(HOST) Poet Hayden Carruth died this week at the age of 87.
For twenty-five years, the Northeast Kingdom was his chosen home, and for many years it was the home of his poetic imagination.
VPR’s Betty Smith has this remembrance.
(Smith) Carruth’s work was filled with the images and vernacular of the region.
Poet Galway Kinnell spoke at a Vermont tribute to Carruth in 2002. He said that when Carruth moved to Vermont in the late 60’s he discovered a mostly unsung world of rural, northern farmers.
(Kinnell) Hayden’s poems sing of that world and of the old timers who inhabited and inhabit it, their values, their sense of humor, their knack for storytelling, their language and their love of language. And these poems to me form the core of the amazingly various poems of Hayden’s Vermont years.
(Smith) Carruth’s work inevitably led to comparisons with Robert Frost – a comparison that Carruth himself resisted.
At the Vermont tribute, Ellen McCullough Lovell, now president of Marlboro College, read an excerpt from one of Carruth’s poems that spoke of the Frost comparisons.
(Lovell) …that Frost has been a frightful burden
to all younger Vermont poets, who have spent years
fighting him off, until now at last we dare
approach nearer, a little, without the fear
of losing our own identities (poetry
is poetry, after all, and Vermont’s Vermont);
(Smith) Carruth’s poetry also reflects a contemporary taste for jazz, an appreciation he shared with poet, playwright and "Judevine" author David Budbill.
(BUDBILL) Hayden and I spent most of our time together talking about and listening to music because were both great fans of jazz. Hayden… has written many, many essays about jazz and he’s written many, many poems about jazz and about music and about jazz musicians so it’s all over his work.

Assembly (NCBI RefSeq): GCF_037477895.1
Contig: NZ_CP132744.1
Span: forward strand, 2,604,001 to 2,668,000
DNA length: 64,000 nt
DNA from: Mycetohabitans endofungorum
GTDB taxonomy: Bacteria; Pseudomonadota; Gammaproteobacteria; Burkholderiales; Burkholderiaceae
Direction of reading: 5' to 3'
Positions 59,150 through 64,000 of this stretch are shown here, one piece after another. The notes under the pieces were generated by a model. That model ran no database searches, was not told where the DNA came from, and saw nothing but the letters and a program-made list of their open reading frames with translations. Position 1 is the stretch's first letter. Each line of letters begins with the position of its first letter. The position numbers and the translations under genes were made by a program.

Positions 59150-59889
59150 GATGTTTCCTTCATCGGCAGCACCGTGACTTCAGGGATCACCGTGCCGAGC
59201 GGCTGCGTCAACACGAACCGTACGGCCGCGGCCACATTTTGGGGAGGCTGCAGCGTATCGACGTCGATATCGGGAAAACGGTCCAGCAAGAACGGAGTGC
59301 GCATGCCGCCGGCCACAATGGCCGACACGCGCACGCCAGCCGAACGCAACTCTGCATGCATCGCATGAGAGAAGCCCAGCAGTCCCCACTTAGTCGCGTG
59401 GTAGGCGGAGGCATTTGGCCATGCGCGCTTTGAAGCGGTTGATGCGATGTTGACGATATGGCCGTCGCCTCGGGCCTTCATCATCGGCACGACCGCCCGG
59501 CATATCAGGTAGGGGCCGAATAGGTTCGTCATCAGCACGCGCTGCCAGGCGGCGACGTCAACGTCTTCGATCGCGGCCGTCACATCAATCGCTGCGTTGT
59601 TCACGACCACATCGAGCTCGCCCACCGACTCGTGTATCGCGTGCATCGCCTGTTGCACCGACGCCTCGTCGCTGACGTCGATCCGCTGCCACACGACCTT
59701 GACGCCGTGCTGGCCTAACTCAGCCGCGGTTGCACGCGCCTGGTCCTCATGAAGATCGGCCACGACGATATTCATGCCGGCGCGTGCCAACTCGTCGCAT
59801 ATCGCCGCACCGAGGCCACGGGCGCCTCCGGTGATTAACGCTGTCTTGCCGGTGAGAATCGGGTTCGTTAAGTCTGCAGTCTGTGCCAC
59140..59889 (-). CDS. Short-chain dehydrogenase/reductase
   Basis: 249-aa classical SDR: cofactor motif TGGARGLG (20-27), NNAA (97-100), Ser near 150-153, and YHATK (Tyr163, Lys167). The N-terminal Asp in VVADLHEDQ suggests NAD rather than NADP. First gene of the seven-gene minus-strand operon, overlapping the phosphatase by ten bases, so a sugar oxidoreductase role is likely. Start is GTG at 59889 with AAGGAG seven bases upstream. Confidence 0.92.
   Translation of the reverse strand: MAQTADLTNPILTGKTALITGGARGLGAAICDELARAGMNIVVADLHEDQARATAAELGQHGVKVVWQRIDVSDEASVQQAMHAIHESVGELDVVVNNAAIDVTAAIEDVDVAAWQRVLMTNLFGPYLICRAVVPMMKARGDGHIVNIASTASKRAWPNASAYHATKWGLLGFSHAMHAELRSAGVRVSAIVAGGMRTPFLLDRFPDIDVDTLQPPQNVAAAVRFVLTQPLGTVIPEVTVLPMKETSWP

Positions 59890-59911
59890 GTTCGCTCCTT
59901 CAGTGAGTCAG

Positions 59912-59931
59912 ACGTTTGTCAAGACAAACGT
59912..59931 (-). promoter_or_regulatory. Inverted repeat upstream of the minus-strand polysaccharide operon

(Smith) VPR’s George Thomas once interviewed Carruth. In this exchange, Carruth explains how he came to write his book on jazz called "Sitting In".
(Carruth) One of the things I had to learn with some difficulty was that I don’t know music theory at all to speak of and I know something about the technique of playing a reed instrument ’cause I used to play the clarinet but that doesn’t go very far really. So you have to just say what you feel, what your subjective reaction to the music is and if you do it intelligently and with good observation then people will respond to it.
(Smith) Carruth had a long and distinguished career. He wrote more than 30 books, including poetry, anthologies and a novel. He had been the poetry editor of Harper’s, and he also taught at Syracuse University.
He won many awards, including the National Book Award for poetry for "Scrambled Eggs and Whiskey" in 1996. He was awarded the Vermont Governor’s Medal. And he was a finalist for the Pulitzer Prize in 1987 for "The Selected Poetry of Hayden Carruth."
At the Statehouse tribute in 2002, the House chamber was packed, including the gallery. Nine speakers, notables themselves, took the podium to honor Carruth and read his work.
Then Carruth got up to read "The Cows at Night." He told the audience this was as good a poem as he had ever written when he was in what he called "his bucolic mood."
(Carruth) The Cows At Night
The moon was like a full cup tonight,
too heavy, and sank in the mist
soon after dark, leaving for light
faint stars and the silver leaves
of milkweed beside the road,
gleaming before my car.
Yet I like driving at night
in summer and in Vermont:
the brown road through the mist
of mountain-dark, among farms
so quiet, and the roadside willows
opening out where I saw
the cows. Always a shock
to remember them there, those
great breathings close in the dark.
I stopped, taking my flashlight
to the pasture fence. They turned
to me where they lay, sad
and beautiful faces in the dark,
and I counted them – forty
near and far in the pasture,
turning to me, sad and beautiful
like girls very long ago
who were innocent, and sad
because they were innocent,
and beautiful because they were
sad. I switched off my light.
But I did not want to go,
not yet, nor knew what to do
if I should stay, for how
in that great darkness could I explain
anything, anything at all.
I stood by the fence. And then
very gently it began to rain.
Thank you. (applause)
(Smith) Hayden Carruth, reading "The Cows at Night" in 2002.
He is survived by his wife, Joe-Anne McLaughlin Carruth of Munnsville, New York; a son, David, and three grandchildren.
For VPR News, I’m Betty Smith.
Note: "The Cows at Night" is from "Collected Shorter Poems" by permission of Copper Canyon Press.
Photo: Courtesy of Copper Canyon Press